June 29th, 2016
Learning cursive for me was a rite of passage. I remember sitting in Mrs. Smith's third grade classroom at West Hill Elementary School in Connecticut and writing the alphabet on wide lines with a dotted line in the middle for guidance. She would come around and check our progress, suggesting a fatter belly on the G or a loopier tail on the Z.
I'm creative. I'm not an art major, but I make my living in a creative field, and have always like doodling with letters in different fonts. Knowing cursive has completely expanded my artistic expression.
Actually writing with a pencil and paper helped inform my sensibilities when it was time for me to help lay out the high school newspaper. Our teacher, Mr. Becket, taught us the difference between a serif and sans serif font, and how to combine the two for an elegant visual presentation.
That's why it's important for me that my daughter know cursive. Quality of life issues aside, there are the more practical matters of signing her own name. How will she sign for her credit card purchases after a shopping spree? (Ha ha.)
And then there's this scary bit from US News & World Report: "In the murder trial of George Zimmerman, who shot and killed Florida teen Trayvon Martin, Trayvon's 19-year-old friend, Rachel Jeantel, testified to being on a cellphone talking with him just before his death. Many in the courtroom were shocked, though, when Jeantel admitted on the stand that she could not read a document a lawyer handed to her -- because it was written in cursive."
I have been vaguely aware of the longtime national conversation about teaching cursive in school. In the 1990s, I reported about the impact of the No Child Left Behind laws, in which teachers said a narrowed curricula edged out instructional time for cursive writing.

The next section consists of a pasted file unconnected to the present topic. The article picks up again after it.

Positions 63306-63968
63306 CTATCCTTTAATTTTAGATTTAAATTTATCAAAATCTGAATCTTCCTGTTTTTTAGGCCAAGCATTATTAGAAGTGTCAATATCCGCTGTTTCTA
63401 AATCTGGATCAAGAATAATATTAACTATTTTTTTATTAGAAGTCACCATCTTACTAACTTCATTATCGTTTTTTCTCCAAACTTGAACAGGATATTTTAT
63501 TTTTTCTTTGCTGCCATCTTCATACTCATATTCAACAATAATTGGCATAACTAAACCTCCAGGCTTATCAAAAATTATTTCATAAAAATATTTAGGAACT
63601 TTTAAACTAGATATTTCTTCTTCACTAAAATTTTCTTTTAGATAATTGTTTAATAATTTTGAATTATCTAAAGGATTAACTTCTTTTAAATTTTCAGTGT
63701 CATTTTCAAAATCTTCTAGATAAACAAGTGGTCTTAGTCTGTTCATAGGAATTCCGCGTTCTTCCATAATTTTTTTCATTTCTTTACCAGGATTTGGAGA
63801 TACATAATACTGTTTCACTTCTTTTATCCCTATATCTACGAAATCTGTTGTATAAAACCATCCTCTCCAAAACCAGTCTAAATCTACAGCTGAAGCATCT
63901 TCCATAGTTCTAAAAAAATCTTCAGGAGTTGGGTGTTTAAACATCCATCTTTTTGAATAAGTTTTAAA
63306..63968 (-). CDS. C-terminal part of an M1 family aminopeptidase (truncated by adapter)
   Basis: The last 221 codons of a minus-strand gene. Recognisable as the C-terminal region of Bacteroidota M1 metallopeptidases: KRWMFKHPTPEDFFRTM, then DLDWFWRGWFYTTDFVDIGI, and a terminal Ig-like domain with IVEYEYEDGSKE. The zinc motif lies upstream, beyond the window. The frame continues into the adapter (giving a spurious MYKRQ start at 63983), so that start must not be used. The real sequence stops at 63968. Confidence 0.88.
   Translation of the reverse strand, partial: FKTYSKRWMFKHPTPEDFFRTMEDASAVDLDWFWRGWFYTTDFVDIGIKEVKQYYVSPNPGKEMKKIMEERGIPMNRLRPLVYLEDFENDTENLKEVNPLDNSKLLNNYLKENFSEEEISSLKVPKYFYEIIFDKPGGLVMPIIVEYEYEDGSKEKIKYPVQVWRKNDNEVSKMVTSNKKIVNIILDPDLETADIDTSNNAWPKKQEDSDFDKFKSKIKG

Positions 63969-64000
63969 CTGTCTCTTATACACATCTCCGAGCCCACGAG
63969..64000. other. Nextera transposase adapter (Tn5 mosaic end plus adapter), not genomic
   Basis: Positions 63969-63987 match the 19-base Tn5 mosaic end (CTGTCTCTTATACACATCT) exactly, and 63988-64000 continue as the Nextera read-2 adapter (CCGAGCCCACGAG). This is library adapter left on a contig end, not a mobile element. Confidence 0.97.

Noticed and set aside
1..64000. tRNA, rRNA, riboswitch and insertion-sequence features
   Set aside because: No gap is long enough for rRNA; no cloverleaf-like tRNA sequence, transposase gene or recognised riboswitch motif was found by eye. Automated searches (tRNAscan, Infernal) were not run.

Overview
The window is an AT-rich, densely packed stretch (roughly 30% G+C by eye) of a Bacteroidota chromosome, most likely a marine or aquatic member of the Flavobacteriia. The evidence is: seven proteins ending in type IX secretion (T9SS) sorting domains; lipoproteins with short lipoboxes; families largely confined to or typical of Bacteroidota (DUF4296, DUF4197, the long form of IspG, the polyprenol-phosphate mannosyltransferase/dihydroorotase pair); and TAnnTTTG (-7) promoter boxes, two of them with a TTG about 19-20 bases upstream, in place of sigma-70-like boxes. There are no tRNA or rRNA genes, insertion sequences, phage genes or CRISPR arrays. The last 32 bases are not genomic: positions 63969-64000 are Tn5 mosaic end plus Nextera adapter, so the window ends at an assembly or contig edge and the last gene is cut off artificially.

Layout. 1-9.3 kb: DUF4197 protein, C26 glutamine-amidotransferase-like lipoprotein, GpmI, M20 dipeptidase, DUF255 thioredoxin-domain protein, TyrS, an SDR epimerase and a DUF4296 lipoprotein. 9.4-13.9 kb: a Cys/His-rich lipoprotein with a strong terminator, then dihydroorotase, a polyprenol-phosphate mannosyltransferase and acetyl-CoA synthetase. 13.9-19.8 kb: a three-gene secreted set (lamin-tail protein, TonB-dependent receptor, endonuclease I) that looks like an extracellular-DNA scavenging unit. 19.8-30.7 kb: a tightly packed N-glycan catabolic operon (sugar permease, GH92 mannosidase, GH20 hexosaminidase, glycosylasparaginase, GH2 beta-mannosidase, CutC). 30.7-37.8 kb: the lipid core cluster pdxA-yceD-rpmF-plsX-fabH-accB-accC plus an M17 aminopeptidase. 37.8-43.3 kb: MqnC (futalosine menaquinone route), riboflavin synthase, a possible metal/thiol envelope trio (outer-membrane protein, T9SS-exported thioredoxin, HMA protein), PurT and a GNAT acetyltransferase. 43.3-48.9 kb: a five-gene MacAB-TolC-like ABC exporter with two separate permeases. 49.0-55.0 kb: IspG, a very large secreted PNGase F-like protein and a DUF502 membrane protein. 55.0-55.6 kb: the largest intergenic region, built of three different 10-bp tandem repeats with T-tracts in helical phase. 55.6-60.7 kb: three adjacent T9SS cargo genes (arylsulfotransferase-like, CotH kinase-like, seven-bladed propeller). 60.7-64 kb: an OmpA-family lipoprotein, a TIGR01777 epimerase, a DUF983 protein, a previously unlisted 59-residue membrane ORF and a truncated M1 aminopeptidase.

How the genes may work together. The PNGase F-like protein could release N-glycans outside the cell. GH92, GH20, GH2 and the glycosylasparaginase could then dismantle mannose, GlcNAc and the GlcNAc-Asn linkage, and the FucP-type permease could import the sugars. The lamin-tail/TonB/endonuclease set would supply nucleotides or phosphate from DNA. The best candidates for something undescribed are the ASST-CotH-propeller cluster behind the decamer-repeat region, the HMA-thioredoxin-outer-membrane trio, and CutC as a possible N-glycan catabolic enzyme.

Now there are Common Core standards, which are silent on cursive, but prioritize computer use because its tests are taken on computers. Not long ago, I asked some teachers, who told me they don't teach it anymore.
"I'll teach her, then. It's important," I thought to myself. I'm constantly busy or tired, so most of the school year passed without me taking action. And then came the recipe book.
I brought out a notebook of recipes my mom wrote down for me. I asked Olivia, who reads two grades above her own, to tell me what ingredients I need. She said she had no idea how to read cursive.
Gosh! That really was the first time I've presented her a document in cursive, which is shocking in itself that everything is typewritten nowadays. Mostly, I thought, "This is your Popo's recipe book! You have to know how to read it!"
That very night I drew lines on some paper and started her on the first few letters. She took easily to it and really enjoyed it. She is now writing her name and some other words, and she's very proud of herself - and so am I.
Is cursive an anachronism? Maybe it is a throwback to the pre-Internet era, but I hope there will always be a place for it in our society.
People will always need to jot a few lines down on a piece of paper. What about the handwritten Valentine's Day or birthday card? I believe there's lifelong value in known cursive, and I hope Olivia will feel that one day, too.